The United States has finally decided to invest serious resources in our children. It just took a pandemic for it to happen.
In essence, it creates a child allowance—cash sent regularly to parents for each child they have to alleviate the huge cost of raising them. Not a novel idea, at least 17 other developed countries already do this, with remarkable results. After Canada implemented a new Canada Child Benefit worth up to $6,400 per child in 2016, the country’s poverty rate fell by a third.
President Joe Biden has signed the American Rescue Plan into law, a $1.9 trillion response to the crisis created by Covid-19. The package is notable not just for how much aid is being targeted at the least well off—the poorest fifth of Americans will receive a 20 percent boost to their incomes, while the richest 1 percent will receive nothing—but, more specifically, that it’s targeted at poor children. Thanks to four of its major provisions—larger unemployment benefits, increased food stamps, stimulus checks and a beefed up child tax credit—the child poverty rate is projected to be cut by more than half, the largest impact of any age group. It also adds $5 billion to the program giving all schoolchildren emergency food stamp benefits at a time when nearly a quarter of people with children have had to turn to food banks and other free food sources.
The most groundbreaking part of the package is its change to the existing child tax credit. Before, the credit wasn’t available to the poorest families that earn little to no income each year, and it was only worth a maximum of $2,000 a year per child. But under the relief plan, all couples making up to $150,000 and all single parents making up to $75,000 will receive monthly payments for each of their children. It’ll be worth $300 a month for every child age five and younger, and $250 for older kids.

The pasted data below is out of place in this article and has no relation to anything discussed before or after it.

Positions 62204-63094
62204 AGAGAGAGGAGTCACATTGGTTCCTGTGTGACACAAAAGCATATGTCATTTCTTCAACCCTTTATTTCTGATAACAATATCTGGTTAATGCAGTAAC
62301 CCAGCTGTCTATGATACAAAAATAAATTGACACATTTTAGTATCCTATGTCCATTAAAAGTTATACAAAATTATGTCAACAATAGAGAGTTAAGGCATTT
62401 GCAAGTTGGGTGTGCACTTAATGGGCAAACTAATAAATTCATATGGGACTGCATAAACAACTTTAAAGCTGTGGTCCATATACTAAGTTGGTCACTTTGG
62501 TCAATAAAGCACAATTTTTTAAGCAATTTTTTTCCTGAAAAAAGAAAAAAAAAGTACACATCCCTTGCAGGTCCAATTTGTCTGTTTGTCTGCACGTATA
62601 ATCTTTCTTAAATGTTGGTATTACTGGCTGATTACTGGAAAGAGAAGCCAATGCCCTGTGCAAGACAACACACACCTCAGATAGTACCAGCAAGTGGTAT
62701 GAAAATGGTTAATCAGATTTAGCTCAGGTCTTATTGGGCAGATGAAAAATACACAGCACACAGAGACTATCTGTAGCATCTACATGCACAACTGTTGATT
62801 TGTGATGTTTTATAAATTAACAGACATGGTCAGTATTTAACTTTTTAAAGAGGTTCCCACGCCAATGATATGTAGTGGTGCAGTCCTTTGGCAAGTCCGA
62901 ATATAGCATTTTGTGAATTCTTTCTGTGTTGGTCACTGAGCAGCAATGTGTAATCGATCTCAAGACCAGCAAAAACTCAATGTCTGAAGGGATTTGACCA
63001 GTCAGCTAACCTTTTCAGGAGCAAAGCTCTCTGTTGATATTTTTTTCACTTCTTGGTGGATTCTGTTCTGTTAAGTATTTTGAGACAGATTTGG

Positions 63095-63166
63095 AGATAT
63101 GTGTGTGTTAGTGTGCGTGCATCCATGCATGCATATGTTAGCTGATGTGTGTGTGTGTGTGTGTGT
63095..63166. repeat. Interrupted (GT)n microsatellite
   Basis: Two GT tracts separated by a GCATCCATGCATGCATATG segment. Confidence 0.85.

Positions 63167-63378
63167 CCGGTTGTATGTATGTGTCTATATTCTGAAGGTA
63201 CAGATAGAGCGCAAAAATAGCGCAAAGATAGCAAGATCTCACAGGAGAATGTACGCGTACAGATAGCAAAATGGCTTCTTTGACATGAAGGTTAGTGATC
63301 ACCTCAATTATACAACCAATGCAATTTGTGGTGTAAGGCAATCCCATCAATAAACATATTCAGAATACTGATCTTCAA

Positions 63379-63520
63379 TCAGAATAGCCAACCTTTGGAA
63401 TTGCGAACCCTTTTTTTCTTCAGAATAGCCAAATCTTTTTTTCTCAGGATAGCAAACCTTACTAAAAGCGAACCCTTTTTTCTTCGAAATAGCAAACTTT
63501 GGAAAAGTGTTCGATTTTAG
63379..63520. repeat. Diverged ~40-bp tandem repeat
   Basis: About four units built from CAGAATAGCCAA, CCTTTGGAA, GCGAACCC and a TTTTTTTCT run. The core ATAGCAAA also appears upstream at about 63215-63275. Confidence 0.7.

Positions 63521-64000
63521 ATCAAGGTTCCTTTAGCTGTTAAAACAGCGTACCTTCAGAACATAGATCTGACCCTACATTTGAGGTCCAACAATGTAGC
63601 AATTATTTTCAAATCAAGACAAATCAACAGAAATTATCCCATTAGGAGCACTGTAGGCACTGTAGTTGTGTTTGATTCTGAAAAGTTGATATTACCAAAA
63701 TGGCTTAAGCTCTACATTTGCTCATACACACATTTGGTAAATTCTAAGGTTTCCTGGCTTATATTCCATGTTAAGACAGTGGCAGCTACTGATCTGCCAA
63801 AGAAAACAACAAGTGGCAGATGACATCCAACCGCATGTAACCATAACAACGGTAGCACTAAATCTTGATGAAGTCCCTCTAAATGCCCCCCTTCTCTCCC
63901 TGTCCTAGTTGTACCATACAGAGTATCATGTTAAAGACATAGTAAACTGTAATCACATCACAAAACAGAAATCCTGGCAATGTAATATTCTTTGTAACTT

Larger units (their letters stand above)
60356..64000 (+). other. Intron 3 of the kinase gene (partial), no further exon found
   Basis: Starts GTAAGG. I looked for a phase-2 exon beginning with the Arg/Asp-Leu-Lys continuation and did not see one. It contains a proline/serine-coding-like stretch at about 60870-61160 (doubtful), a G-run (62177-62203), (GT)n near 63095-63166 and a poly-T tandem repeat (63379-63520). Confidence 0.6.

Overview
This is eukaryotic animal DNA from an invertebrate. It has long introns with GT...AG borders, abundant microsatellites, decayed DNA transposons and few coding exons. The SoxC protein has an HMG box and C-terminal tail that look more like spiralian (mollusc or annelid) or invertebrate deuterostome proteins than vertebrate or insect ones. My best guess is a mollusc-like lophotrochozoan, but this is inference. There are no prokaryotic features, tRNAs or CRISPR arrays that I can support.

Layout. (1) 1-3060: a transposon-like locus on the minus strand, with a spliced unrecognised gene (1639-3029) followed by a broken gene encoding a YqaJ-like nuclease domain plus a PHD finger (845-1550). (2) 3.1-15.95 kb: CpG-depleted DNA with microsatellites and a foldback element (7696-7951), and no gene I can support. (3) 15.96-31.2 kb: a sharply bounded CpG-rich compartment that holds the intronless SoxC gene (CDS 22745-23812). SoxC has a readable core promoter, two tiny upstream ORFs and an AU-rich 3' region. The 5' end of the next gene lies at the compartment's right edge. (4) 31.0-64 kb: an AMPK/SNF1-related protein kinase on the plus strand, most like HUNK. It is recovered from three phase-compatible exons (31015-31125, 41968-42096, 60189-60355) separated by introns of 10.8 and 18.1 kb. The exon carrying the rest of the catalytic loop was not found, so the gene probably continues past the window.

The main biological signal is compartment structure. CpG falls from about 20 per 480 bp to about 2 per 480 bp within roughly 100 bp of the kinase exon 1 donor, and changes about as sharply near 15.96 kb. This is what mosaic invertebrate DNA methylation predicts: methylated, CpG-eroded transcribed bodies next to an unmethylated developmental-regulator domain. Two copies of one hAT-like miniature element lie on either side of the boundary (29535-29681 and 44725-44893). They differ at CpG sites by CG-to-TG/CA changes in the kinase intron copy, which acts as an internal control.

In essence, it creates a child allowance—cash sent regularly to parents for each child they have to alleviate the huge cost of raising them. It’s not a novel idea. At least 17 other developed countries already do this. They’ve seen remarkable results. In Canada, for example, after the country implemented a new Canada Child Benefit worth up to $6,400 per child in 2016, the country’s poverty rate fell by a third.
This country, however, has withheld the existing child tax credit from families with little to no income under the idea that children’s economic deprivation will provoke parents to work. Now we’re leaving that approach behind, at least momentarily, and joining the rest of the world. The relief plan’s child tax credit will mean 4.1 million fewer children will live in poverty.
The new monthly credit is not just significant because it will relieve families from deep deprivation. It’s crucial for children’s development. There is a wide body of research finding that living in poverty negatively affects children, including disrupting their brain development. Giving families more money, on the other hand, reverses the harms. More money for poor children’s families improves their emotional and behavioral health. Greater access to economic resources under age five leads to greater economic self-sufficiency later in life and even increases people’s lifespans.